They engage in small talk, commenting on each other’s changed appearances since Cynthia’s last visit to Chris in prison, and Cynthia tells Chris about her two maintenance jobs, one at the university and one at a nursing home. As their conversation falters, Cynthia becomes emotional and apologizes for her inability to visit Chris in recent months. Chris hugs his mother to comfort her and changes the subject to his mother’s friends. Cynthia curses Tracey’s name, which reminds Chris to tell her that Jason is also out of prison. Because Cynthia blames Jason for Chris’s prison sentence, she becomes angry when she hears the news. She asks Chris what happened in the first place to get them into such trouble.
It is July 17, 2000. Reports of “expanding opportunities for minority employees” in American companies like Johnson & Johnson and General Electric make the national news. In the local news, more Reading children are able to receive free and reduced school lunches thanks to changes to federal rules concerning eligibility.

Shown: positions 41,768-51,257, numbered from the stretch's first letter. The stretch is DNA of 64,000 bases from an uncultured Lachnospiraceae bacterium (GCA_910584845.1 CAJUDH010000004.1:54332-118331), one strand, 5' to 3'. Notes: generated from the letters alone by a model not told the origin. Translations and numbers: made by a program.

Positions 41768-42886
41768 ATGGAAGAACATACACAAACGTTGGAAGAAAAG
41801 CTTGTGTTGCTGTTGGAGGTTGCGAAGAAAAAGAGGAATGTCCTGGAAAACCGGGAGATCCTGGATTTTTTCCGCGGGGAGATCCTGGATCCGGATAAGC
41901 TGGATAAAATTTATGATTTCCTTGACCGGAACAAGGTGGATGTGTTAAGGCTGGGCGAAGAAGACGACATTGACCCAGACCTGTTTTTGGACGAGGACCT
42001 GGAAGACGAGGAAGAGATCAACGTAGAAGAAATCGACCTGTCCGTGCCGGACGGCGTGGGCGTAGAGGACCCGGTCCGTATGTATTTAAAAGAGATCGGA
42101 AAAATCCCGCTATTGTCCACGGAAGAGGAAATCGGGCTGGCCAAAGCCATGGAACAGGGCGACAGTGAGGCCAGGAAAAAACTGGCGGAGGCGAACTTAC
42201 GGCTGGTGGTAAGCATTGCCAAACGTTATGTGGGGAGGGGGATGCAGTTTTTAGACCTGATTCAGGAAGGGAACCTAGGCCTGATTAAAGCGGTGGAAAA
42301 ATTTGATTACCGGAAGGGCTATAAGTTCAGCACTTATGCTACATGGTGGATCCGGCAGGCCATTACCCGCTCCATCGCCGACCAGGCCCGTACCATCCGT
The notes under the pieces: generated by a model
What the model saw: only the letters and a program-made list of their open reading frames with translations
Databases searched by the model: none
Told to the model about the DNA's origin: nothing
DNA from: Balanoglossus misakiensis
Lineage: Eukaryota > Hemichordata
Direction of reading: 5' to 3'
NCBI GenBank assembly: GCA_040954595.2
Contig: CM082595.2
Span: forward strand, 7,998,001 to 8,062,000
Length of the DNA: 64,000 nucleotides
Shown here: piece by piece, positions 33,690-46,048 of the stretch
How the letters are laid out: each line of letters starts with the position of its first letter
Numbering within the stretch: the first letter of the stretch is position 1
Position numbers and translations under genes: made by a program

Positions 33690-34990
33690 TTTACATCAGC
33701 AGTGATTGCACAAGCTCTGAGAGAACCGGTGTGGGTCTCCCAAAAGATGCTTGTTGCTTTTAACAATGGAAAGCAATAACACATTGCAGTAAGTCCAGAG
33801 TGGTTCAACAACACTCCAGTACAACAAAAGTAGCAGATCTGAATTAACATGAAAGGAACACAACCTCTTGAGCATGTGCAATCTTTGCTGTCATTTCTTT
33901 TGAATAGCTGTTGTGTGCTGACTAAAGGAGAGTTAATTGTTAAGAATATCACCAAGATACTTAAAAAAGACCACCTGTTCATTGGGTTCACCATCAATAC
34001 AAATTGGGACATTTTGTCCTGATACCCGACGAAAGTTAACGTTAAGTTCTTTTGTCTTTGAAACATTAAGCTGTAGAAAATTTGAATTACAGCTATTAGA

Sounds of arguing and raised voices echo through the bar, where Chris, Jason, Jessie, and Tracey all yell at Cynthia to tell them the truth about what happened at the plant. Cynthia claims innocence, promising her friends, her son, and her son’s friend that she knew nothing about the removal of the machines that led to their losing their jobs. Tracey accuses Cynthia of betraying them, but Cynthia denies everything Tracey suggests; Cynthia warns them that the bosses are “going to use this opportunity to renegotiate [their] contracts.”